There was much exotica, and much mysticism served up that says nothing at all about the country we are today. The average foreign attendee would have gone away with his stereotypes about India reinforced, not shattered. That’s an opportunity missed.

Awesome backdrop for a dance party. Image by Kiruba Shankar

Awesome backdrop for a dance party. Image by Kiruba Shankar

Amit also shared an interesting sociological observation –

The pharmacy at the Infosys campus in Mysore does not sell condoms. I want you to think about that for a moment. This is a campus where thousands of young men and women stay and work together. The official Infosys position on this matter, thus, seems to be that either a) Infosys employees do not have sex or b) Infosys employees have sex, but it should not be safe sex. Isn’t this interesting?

Aditi Machado was surprised by TEDIndia's strong focus on India –

In retrospect the India-focus at TED was too strong. When TED is held in the UK or the US, does the conference become all about those countries and those countries’ contributions to the world? I don’t think so. The running theme at TEDIndia, beginning with the first talk by Hans Rosling, seemed to be: ‘India will become the next superpower. Oh, and China too. But we’re in India and India is a democracy and we hate Commies, so we like India better.’ I’m sure many Indians were flattered, and I’m as patriotic as the next person, but it was disturbing to see that almost every speaker, especially the non-Indians, felt obligated to give us a big pat on the back.

Manjeet Kripalani at Financial Express also complained about TEDIndia's uni-directional programming –

The title was promising: “TEDIndia: the Future Beckons”. On the Mysore campus, India’s future had already arrived. It did not reflect in the programming of TEDIndia. The idea of TED is unique. Brilliant new minds who expound their futuristic ideas in 18 minutes to a sophisticated celebrity audience, interspersed with entertainment, music and some socially responsible talk. This TED conference was more “Bono Saves the World” than either Technology or Entertainment or Design. No soft or hard power, but powerlessness.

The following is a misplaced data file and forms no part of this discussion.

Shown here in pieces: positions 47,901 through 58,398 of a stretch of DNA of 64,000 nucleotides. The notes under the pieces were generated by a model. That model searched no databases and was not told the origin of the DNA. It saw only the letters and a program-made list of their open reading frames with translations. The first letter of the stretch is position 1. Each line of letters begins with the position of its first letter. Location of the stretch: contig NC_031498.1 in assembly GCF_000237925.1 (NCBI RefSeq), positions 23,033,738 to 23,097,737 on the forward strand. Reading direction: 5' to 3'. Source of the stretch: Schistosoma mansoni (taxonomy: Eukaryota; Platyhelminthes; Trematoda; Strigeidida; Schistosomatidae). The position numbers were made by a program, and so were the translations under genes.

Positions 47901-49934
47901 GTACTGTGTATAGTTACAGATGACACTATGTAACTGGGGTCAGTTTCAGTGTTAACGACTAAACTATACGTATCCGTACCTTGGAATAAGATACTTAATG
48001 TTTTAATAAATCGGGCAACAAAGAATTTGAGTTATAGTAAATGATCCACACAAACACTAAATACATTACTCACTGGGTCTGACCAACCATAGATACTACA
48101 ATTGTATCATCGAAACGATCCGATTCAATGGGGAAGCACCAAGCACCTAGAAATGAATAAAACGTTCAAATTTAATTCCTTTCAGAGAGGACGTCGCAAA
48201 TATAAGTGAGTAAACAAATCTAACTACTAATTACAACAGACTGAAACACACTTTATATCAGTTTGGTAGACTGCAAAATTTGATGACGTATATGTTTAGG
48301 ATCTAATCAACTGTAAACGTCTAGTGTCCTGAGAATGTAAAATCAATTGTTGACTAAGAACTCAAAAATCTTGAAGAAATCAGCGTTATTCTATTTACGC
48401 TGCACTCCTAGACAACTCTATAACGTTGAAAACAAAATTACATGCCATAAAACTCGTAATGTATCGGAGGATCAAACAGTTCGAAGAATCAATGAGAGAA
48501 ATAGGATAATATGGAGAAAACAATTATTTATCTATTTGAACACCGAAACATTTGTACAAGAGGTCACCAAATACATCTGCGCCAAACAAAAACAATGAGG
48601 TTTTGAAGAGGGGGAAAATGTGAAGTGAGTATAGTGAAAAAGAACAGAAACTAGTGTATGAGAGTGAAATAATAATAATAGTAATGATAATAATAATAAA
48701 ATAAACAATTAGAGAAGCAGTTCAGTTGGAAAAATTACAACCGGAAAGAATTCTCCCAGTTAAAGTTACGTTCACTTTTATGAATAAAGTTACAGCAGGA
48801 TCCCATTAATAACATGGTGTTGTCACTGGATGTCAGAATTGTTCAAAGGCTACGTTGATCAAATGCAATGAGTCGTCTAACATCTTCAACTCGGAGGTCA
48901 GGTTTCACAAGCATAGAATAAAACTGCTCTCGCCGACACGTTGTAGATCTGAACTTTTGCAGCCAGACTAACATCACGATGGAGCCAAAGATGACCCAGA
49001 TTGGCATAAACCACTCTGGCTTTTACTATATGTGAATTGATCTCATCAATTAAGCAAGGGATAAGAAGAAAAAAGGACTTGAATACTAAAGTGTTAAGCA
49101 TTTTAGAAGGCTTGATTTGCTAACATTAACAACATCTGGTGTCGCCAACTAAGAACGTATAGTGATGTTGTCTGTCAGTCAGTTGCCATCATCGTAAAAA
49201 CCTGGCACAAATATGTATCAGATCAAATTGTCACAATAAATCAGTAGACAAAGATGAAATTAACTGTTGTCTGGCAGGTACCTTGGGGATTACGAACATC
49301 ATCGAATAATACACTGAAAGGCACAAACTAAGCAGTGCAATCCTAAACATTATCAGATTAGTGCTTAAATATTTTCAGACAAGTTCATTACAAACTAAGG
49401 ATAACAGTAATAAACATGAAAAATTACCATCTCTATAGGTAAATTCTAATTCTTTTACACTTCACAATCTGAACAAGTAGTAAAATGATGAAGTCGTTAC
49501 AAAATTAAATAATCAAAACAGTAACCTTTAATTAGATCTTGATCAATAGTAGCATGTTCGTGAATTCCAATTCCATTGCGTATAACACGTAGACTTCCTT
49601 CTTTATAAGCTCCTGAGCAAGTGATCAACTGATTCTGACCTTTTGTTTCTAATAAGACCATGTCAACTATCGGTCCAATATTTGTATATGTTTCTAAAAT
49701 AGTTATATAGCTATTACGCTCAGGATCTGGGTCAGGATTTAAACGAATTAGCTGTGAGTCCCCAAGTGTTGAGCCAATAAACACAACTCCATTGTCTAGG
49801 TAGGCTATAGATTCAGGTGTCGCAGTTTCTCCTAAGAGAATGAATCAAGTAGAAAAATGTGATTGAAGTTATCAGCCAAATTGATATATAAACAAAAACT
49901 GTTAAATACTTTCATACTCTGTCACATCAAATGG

TED India talks. Image by Kiruba Shankar

TED India talks. Image by Kiruba Shankar

TED attendee Our Woman in Havana rounded off her series of posts about TEDIndia (day one, day two, day three, day four) by deciding that the real genius of TED lies in its ability to gather together people who are hugely talented and successful in a diverse range of fields –

Some of my best TED moments were little breaks when a randomly struck conversation brought nuggets of new thought –talking literature with A who worked in microfinance with the Acumen Fund and discovering our common heritage; discussing whether Urdu should be written in Hindi script in order to preserve the language in India with T; clashing head-on with J over Cuban politics at lunch; understanding from A why someone would want to put a boutique hotel in Ahmedabad; learning from B how designers can source organic materials; always always bumping into T and talking football, Punjabi and why lawyers are perceived as emptying rather than filling; dancing with a stranger; drinking coffee with an artist; discussing with C how to put Shashi Tharoor on the spot with a question about Indian state accountability over genocide. The genius in TED lay in those moments where nobody knew what would come next, and could then be blown away by what did come next. At times, those were the speakers, and often, those moments came in the all too brief meetings we had with people who already seem to have become friends.

For me, TEDIndia was about a rediscovery of the power of storytelling

These stories reminded me that the most powerful stories we can tell about ourselves are, in fact, stories about other people. These stories reminded me that by telling stories about ideas that are bigger than us, we become bigger than ourselves. These stories reminded me that we are shaped by the stories we tell others, but even more so by the stories we tell ourselves.

TED India group photo - the crazy version. Image by Kiruba Shankar

TED India group photo - the crazy version. Image by Kiruba Shankar

The TEDIndia talks will soon be up on the TED website, so do look out for them.

Images taken from Indian blogger Kiruba Shankar's Flickr photostream and used under a creative commons license.